There are currently 12 Arab members (MKs) of Israel’s Knesset.  In fact, Arabs have served in the Knesset since 1949, when the first Israeli elections were held.  To date, there have been Muslim, Christian, Druze and Bedouin MKs, as well as women, and it is noteworthy to add that there have also been a number of Deputy Speakers of the Knesset, as well as Ministers, among them.

All of this should come as no surprise.  However, when I tell this to critics of Israel, they refuse to listen, which attests to the effectiveness of anti-Israel propaganda.

Not long ago, I was sitting in a café in Jerusalem’s Mamilla Mall, near the Jaffa Gate.  Passing before me was proof of just how wrong those misguided denigrators are.  On the next bench, a young Muslim Arab woman, traditionally dressed, was cleaning ice cream from her son’s face and Manchester United t-shirt.  Other Arab shoppers – dressed both in western and traditional garb – strolled by carrying shopping bags, all part of a crowd of people that included modestly attired Orthodox Jewish women, Hasidim, Roman Catholic nuns, Armenian Orthodox priests, an American evangelical Christian tour group and young Israelis dressed in everything from jeans to miniskirts.  No one seemed to pay the slightest attention to one another.  Not that it was unique; similar scenes play out every day all over Jerusalem, both downtown in Zion Square and in the alleyways and markets of the walled Old City.

Similar scenes played out at on theTel Aviv waterfront.  One warm evening, I saw Arab families picnicking on the grassy parkland between Alma Beach and Yafo.  However, what caught my eye were the Arab women who were dressed in traditional clothing, and wearing their Nikes, who were “power walking,” barely noticing the young Orthodox couples on dates, strolling and talking but not holding hands and the other people who were walking, running, exercising, riding bicycles or walking their dogs.  It was a cross-section of the country’s diverse population, in a wide range of attire, happily enjoying the sea breezes.

Of course, Arab-Jewish relations are far more complicated than what meets the eye and there is also a distinction between the two Arab populations I observed.  Those in Tel Aviv and Yafo are Israeli citizens, while most of those I saw in Mamilla were probably from East Jerusalem or the West Bank.  And here I say “most” but not all, because Arab villages to the west in the Jerusalem area, such as Abu Ghosh, have been a part of Israel since 1948 and their residents are Israeli citizens.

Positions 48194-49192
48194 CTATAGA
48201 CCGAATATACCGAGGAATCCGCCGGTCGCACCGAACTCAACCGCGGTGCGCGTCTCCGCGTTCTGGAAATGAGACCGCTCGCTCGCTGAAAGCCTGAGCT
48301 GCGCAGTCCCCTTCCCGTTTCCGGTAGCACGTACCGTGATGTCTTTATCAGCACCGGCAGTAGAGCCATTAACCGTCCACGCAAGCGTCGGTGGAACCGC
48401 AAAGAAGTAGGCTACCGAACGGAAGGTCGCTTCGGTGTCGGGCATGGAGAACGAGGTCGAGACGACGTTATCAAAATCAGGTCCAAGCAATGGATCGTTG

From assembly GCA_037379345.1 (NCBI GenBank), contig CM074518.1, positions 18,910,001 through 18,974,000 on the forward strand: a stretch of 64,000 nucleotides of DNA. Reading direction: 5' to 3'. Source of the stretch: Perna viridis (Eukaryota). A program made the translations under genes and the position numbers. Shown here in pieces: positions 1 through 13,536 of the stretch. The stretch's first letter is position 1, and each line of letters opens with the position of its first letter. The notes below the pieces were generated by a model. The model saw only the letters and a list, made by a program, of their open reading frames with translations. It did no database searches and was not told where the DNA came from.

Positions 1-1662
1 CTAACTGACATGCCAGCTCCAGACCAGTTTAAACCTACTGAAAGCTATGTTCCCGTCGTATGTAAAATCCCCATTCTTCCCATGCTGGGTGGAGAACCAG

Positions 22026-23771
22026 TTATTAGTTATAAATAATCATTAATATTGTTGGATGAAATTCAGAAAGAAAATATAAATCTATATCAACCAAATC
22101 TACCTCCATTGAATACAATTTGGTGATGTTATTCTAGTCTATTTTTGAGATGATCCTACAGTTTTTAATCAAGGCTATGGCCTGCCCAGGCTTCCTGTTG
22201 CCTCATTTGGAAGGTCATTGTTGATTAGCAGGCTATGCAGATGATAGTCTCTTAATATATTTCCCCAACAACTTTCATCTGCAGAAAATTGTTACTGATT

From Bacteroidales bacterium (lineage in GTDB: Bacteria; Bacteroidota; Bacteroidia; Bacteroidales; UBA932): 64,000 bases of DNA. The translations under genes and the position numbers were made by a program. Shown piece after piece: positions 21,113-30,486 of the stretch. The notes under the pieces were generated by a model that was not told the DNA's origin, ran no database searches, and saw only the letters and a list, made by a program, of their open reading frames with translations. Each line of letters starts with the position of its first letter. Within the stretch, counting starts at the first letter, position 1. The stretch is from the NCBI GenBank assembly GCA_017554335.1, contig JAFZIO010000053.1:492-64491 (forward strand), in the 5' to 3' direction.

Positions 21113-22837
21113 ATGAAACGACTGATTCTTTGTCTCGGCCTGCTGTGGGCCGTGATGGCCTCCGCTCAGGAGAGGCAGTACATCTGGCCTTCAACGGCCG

It amazes me, however, that accusations concerning Israel and its Arab citizens and residents are so emphatic, as well as so wrong and misplaced.  Most of Israel’s neighboring states are ridiculously guilty of those human rights violations and discrimination that Israel’s detractors accuse it of (yet Israel’s critics – those upholders of freedom and human rights – chose not to comment on any of them!).   Israel is not a perfect country, however the same can be said for the United States and probably every other nation as well.

No, Israel is not perfect, but when you compare to its neighbors, it is pretty exceptional.  This brings me back to the Knesset.  Had more Israeli Arabs chosen to vote in the January elections, there would be even more Arab representation.  The word “chosen” is important.  No one kept them from the polls or forced them to vote for someone they did not want.  Choosing not to vote is as much a right as choosing to cast your ballot and they freely exercised this right without fear of retribution.

I still believe in the “two-state solution.”  However, when Yisrael Beiteinu leader, Avigdor Liberman, suggested some years back that “The Triangle” (a group of Israeli Arab communities near Kfar Saba and the Green Line) be transferred to a future Arab state in return for Israel sovereignty over some settlements in the West Bank, 83% of those Arab residents surveyed objected to the plan.

Contrary to what the critics say, I believe that Israel is the freest “Arab nation” in the world.